$1.2M water tank in Shoreham replacing 1960s original
SHOREHAM — Addison, Bridport and Shoreham residents will be sipping from a new, jumbo water jug in around three weeks.
And when we say “jumbo,” we mean 769,000 gallons.
That’s the capacity of the new concrete water holding tank being installed by the Tri-Town Water District on an easement near the Douglas Orchard off Route 74 in Shoreham.
The new, $1,266,824 tank is replacing the original steel water structure of similar size that dates back to the launch of the Tri-Town system back in the mid-1960s. That original tank is deteriorating and would have cost upwards of $500,000 to repair — a solution Tri-Town officials found unwise, given what would have been an estimated six-week interruption in water service during the fix, and considering the regular maintenance costs for a steel structure. The current steel tank has had to be repainted at least three times in its history, according to Darwin Pratt and Larry Provost, chairman and vice chairman, respectively, of the Tri-Town Water District Board.
Board members identified three available sites — one in Bridport, two in Shoreham — to potentially host the new concrete water tank, according to Provost. Officials chose the spot off Route 74 because it will be fairly inconspicuous to neighbors and passersby. Officials said all but the top 15 feet of the 35-foot-tall tank will be buried into the ground.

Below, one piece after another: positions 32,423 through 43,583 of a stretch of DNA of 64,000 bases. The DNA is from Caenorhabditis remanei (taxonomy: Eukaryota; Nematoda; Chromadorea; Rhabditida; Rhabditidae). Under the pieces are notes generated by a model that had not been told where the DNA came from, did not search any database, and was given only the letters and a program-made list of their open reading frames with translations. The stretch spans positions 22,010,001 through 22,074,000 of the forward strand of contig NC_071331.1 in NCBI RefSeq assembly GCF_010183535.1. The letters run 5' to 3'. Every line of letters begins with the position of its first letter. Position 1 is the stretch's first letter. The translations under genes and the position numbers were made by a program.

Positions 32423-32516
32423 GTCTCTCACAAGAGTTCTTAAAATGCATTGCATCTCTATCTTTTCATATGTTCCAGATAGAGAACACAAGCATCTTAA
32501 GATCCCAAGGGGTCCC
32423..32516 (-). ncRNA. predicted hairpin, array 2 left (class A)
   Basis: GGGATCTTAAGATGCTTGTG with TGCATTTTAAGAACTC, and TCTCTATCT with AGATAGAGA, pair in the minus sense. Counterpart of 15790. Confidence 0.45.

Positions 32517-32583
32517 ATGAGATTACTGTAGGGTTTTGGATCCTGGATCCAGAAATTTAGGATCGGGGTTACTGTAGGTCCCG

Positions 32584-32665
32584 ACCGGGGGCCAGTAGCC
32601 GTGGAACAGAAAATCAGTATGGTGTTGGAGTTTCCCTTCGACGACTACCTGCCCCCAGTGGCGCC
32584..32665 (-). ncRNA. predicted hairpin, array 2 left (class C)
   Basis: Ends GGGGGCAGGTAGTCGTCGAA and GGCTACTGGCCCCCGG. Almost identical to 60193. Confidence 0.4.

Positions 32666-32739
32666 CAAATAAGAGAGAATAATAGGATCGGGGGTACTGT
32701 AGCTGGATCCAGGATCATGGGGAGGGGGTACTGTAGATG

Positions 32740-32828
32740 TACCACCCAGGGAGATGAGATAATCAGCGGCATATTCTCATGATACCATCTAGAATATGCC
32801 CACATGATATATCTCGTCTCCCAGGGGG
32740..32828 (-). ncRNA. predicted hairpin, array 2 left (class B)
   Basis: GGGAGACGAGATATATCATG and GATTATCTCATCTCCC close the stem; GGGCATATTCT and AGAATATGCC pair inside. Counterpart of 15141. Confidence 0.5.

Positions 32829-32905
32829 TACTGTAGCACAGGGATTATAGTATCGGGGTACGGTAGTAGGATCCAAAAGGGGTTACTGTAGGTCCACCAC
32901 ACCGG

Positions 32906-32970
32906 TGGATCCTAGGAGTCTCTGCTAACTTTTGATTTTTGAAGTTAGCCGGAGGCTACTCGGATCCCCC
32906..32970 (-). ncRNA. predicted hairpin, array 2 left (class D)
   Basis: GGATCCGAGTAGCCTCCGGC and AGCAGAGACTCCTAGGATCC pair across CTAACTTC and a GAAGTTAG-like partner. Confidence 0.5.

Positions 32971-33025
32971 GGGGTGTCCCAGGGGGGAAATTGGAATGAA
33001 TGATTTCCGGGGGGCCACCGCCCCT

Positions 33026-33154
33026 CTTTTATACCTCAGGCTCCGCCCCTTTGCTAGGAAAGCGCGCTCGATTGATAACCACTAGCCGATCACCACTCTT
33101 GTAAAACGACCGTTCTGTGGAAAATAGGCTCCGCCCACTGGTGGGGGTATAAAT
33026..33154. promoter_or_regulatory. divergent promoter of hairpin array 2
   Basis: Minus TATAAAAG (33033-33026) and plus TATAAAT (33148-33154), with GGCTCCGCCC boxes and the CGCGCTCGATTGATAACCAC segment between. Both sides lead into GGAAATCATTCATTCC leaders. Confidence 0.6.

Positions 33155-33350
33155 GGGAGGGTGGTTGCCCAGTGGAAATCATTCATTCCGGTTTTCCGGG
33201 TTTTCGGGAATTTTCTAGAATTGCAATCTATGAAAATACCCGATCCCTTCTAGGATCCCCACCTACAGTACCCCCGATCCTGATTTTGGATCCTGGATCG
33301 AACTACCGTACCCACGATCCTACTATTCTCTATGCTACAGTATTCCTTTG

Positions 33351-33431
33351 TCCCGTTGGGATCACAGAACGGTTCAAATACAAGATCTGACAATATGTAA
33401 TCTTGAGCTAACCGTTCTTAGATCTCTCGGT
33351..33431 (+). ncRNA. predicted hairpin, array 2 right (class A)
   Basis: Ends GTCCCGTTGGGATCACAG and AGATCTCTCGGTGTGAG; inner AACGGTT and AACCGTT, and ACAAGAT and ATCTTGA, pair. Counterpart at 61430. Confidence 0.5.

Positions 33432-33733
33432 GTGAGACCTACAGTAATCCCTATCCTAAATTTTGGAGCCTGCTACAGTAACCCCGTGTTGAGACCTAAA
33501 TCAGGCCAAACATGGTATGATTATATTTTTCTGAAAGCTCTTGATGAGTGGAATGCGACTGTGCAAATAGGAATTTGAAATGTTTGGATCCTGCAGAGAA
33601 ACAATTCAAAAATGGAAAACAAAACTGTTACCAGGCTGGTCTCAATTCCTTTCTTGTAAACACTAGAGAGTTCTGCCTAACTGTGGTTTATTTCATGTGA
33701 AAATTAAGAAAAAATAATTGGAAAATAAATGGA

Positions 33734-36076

“It’s not going to stick out like a sore thumb,” Pratt said.
A smattering of Tri-Town residents turned out at the polls on May 23, 2017, to endorse the concrete tank purchase and installation by a 143-10 margin. The Tri-Town board has taken out a 20-year note to finance $1 million of the concrete tank project; the balance will be covered with funds on district reserve funds, according to Pratt.
Provost and Pratt said the tank project won’t, by itself, require a rise in Tri-Town’s current water rate — which board members said are some of the lowest in the state. But they said increases in labor, supplies, chemicals and other expenses could soon drive the need for a Tri-Town’s first water rate bump in more than two years.
“Sooner or later we’re going to have to adjust it,” Pratt said.
Pratt anticipates Tri-Town’s transition from the old tank to the new one will take place in mid-November. There will be no interruption in water service to the system’s approximately 1,676 customers.
Middlebury-based Champlain Construction won the bid to install the tank, which has been purchased from DN Tanks, of Boston.
The old tank — located off Richville Dam Road in Shoreham — will be taken out of service, officials said.
Tri-Town, established Oct. 27, 1964, was the first consolidated water district Vermont. It was financed by a $1.42 million grant and $711,000 loan through the federal government following a terrible drought in Addison County in 1963.
The system initially served 400 families, most of them in charge of dairy operations along Lake Champlain — the main source for Tri-Town water. Last year, the Tri-Town system pumped around 33 million gallons per month through the approximately 500 miles of underground pipe that serves customers in the three towns.
Pratt said the system is powered by three pumping stations and a primary plant in Addison.
Reporter John Flowers is at email@example.com.
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